Let’s say my parents, grandparents and great grandparents are fat(obese). Is it the genes?
Now let’s say that i’m born fat too. During my childhood, I am obesely fat. But once I hit my 20s i lose weight. I lose enough weight to be slender. I maintain this for the rest of my life and after 15 years of being slender i get married to a woman who went through the same thing as me. Ancestors were obese. she was obese in childhood but is slender through hard work. We both get married and have a child. Will the child be obese? or slender?
If slender, have the genes changed?
if the genes can change, wouldn’t it change the idea of being born gay or anything being born something?

Losing weight does not affect your genetic heritage so if you have the ‘fat gene’ there is a chance you can pass it along to your children. Of course, while there is some genetic basis for a disposition towards being fat not all fat people are that way due to genes…for some it’s just an unhealthy lifestyle.

As with all genes some traits are recessive and some are dominant. I would assume a ‘fat gene’ to be a recessive trait but I don’t know for sure. Either way there is a chance your kids won’t inherit a fat gene. If both you and the woman you are having children with have the fat gene the chances increase but you both might still have a ‘non-fat gene’ as well lurking about that could potentially produce non-fat disposed children (this assumes this isn’t a trait only passed along by one or the other parent such as the sex of a child only being determined by the father’s genes). This is also not an all or nothing proposition. One could could be fat and the next thin…it’s a roll of the dice.

There are simple worksheets you can do to figure out the chances of what traits will get passed along. I did them in highschool biology class figuring how many mice would be black or white with one white parent and one black parent. I’m sure if you were interested you could dig something up to do this.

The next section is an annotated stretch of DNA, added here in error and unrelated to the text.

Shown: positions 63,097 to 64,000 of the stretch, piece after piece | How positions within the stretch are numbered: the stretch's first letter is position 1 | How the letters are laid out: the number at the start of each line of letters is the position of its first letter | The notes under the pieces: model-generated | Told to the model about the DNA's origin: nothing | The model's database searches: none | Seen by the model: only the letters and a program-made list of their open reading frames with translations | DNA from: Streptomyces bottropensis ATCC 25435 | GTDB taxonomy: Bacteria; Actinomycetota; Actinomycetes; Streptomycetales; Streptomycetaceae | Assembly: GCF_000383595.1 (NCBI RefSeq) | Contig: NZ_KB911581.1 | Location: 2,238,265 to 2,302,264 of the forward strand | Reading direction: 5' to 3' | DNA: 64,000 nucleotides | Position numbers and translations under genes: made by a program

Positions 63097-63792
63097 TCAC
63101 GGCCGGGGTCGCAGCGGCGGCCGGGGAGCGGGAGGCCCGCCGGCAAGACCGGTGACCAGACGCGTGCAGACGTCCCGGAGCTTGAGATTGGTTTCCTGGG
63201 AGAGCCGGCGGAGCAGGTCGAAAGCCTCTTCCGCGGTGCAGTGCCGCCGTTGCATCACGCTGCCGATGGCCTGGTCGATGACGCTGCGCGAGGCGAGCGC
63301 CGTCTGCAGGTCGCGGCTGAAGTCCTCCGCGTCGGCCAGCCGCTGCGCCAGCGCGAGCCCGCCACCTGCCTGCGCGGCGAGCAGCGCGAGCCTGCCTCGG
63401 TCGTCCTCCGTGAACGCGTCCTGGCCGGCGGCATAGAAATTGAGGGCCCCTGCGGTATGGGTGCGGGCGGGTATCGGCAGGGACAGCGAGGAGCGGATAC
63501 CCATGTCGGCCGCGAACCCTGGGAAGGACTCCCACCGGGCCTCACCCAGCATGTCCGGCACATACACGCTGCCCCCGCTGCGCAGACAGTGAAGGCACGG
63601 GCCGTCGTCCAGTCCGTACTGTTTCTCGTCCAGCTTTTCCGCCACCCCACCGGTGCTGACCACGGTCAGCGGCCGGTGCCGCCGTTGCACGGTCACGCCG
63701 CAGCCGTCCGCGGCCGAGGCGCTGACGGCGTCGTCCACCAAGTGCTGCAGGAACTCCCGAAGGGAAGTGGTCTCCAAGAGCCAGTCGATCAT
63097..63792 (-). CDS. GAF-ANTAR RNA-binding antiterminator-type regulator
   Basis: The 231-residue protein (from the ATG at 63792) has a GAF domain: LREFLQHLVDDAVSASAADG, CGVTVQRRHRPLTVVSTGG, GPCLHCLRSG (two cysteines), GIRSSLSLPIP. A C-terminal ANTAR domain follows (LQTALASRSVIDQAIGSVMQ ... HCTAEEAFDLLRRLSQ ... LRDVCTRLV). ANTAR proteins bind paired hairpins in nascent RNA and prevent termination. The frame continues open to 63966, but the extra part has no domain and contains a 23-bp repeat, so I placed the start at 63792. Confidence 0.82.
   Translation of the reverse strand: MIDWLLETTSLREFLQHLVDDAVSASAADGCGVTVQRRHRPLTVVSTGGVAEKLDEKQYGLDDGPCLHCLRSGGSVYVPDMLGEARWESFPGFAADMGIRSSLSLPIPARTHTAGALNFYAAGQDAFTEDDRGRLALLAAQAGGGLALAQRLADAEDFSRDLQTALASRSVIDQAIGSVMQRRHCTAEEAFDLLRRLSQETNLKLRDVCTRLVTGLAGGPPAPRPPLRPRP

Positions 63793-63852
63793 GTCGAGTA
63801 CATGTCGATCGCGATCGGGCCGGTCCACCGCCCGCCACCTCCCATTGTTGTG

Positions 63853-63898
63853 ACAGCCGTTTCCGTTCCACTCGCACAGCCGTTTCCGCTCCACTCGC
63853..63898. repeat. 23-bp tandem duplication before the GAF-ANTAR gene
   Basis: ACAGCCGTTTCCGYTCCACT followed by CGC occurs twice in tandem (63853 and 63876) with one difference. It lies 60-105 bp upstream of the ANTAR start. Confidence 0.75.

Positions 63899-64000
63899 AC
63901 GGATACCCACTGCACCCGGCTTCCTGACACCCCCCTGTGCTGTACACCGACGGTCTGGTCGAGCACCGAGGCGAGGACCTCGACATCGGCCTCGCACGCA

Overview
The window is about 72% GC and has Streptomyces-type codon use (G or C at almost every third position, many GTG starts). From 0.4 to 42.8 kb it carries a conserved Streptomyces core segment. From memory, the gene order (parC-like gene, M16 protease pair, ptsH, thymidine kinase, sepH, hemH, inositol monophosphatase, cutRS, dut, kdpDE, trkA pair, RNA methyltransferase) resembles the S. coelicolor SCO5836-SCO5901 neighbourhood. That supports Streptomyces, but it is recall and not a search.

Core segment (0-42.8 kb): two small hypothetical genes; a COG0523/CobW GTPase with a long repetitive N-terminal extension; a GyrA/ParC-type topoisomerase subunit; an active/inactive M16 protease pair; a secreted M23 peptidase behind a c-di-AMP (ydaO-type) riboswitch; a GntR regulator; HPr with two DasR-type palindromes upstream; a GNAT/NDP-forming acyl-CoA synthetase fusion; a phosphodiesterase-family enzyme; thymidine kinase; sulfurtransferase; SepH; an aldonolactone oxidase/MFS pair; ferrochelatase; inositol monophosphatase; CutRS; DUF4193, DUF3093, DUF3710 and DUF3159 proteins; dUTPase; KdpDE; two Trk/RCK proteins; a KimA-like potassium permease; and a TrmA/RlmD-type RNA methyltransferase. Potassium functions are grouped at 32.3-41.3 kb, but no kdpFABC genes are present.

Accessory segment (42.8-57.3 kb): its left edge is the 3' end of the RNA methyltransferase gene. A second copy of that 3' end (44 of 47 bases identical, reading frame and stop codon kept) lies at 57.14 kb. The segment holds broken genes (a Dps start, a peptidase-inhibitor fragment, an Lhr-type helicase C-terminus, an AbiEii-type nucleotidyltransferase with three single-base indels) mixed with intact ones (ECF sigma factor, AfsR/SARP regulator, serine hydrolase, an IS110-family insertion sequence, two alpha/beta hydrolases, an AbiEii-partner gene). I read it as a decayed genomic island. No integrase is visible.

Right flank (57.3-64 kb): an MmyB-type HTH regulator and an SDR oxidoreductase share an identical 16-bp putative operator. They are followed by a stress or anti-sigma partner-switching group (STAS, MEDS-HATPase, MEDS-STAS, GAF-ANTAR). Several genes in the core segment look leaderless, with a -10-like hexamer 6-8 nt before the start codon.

In a nutshell, your genes cannot change through dieting or excercise. Barring mistakes made in the transcription of the genetic code, You have the same DNA you had as a child, as does your wife, etc.

The “nature vs. nurture” debate continues unabated, but few deny the relationship as follows:

Your physical appearance, or “phenotype” is a result of the genes you have interacting with their environment.

Some people are genetically inclined to be larger than others, but the laws of physics still apply. You are not going to become “obese” unless you consume more calories than you work off.

i’m not too sure…

but i read (probably 4-5 years ago) in some science magazine that genes can indeed change in ourselves in our lifetime.

anyone know about this topic?..
or was it a dream of mine?..

oh by the way…
i’m not obese… not even close… haha…i weigh a nice 150lbs… 5’9"

how many of you guys assumed that i was?

As Stan Doubt (welcome to the boards!) mentioned your genes generally don’t change in your lifetime. Transcripting errors can and do occur (errors made in the creation of a new cell that put the genetic code back together a bit wrong) but mostly this doesn’t affect your overall being (although isn’t cancer a coding error run amok?). Most likely you won’t even notice. Radiation and perhaps some chemicals can get things pretty severely off track and is usually a Bad Thing[sup]tm[/sup] for the organism in question but again, you are basically the same genetically coded creature at age 80 as you were at age 1. I especially don’t see how your genes in your sperm or your wife’s egg would be affected regardless of what you do to your body.

I’ve been lurking for a few days now, in search of a new time waster since the action on the Car Talk BBS has slowed to a crawl.

this seemed like a fair enough post to try “breaking the ice” with.
I like this board a lot, very diverse group of topics/folks having fun.

Unfortunately, nothing is ever easy. It’s not just the genes that are important, but their expression pathways and so on. Every little step has to be understood before you can draw a line between A and B.

For an interesting overview of a non-Mendelian inheritance pattern,
, with more explanation at

If your parents had no children, you probably won’t either.